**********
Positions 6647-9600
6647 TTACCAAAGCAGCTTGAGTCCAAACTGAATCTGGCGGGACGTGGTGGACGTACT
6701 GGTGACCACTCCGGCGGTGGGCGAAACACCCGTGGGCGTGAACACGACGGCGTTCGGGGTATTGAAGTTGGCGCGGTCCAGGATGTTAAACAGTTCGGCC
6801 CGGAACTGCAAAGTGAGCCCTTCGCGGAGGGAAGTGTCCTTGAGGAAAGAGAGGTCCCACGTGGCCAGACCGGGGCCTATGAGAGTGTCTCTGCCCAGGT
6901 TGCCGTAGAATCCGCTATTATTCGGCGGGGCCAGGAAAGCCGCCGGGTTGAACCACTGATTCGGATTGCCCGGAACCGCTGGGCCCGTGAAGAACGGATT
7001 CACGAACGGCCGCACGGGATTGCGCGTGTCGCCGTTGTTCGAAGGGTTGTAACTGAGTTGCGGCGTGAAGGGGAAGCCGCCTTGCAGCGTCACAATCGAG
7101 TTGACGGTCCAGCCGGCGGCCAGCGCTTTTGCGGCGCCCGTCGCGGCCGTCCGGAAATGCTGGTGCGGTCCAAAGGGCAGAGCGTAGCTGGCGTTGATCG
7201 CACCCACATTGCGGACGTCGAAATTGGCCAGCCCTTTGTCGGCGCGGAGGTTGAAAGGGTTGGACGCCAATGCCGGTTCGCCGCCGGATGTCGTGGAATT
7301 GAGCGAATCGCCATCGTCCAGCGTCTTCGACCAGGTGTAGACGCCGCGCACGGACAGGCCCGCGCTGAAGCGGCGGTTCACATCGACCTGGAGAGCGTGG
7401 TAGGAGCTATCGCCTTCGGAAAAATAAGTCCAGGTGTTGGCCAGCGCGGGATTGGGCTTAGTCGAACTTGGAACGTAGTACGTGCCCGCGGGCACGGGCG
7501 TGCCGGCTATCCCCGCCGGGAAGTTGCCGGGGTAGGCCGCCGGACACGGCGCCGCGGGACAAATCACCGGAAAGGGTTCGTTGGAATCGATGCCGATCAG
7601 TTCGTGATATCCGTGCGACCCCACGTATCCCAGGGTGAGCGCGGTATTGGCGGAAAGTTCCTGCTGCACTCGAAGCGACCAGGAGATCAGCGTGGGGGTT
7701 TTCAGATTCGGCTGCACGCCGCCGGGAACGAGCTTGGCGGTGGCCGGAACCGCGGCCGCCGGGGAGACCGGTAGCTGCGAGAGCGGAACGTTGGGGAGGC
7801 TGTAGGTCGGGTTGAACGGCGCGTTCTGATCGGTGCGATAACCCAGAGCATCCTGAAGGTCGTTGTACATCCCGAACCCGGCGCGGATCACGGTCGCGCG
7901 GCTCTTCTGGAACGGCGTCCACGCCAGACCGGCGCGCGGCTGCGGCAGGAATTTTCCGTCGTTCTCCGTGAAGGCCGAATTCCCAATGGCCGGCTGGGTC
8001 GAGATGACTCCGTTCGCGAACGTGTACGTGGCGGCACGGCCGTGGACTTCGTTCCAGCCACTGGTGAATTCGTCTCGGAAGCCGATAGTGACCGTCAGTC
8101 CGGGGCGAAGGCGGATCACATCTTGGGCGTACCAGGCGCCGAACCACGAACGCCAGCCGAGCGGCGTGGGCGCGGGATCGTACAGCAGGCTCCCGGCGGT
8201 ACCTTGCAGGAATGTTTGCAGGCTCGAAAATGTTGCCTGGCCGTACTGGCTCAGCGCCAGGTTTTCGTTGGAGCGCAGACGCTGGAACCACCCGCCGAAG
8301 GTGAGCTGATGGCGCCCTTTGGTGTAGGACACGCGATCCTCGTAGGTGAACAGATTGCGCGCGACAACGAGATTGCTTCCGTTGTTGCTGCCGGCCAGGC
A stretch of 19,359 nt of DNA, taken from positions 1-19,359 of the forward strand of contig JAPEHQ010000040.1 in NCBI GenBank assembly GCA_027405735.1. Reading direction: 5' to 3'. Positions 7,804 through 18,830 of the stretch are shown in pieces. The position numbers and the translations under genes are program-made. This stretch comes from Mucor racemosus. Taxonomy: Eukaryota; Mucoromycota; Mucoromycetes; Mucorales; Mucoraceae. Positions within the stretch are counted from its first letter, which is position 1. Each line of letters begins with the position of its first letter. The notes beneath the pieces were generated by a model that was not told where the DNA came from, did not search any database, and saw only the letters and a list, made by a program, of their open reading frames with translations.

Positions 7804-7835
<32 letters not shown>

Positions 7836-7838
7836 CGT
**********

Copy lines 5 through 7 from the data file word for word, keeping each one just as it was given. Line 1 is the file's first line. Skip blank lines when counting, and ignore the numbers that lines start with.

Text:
6901 TGCCGTAGAATCCGCTATTATTCGGCGGGGCCAGGAAAGCCGCCGGGTTGAACCACTGATTCGGATTGCCCGGAACCGCTGGGCCCGTGAAGAACGGATT
7001 CACGAACGGCCGCACGGGATTGCGCGTGTCGCCGTTGTTCGAAGGGTTGTAACTGAGTTGCGGCGTGAAGGGGAAGCCGCCTTGCAGCGTCACAATCGAG
7101 TTGACGGTCCAGCCGGCGGCCAGCGCTTTTGCGGCGCCCGTCGCGGCCGTCCGGAAATGCTGGTGCGGTCCAAAGGGCAGAGCGTAGCTGGCGTTGATCG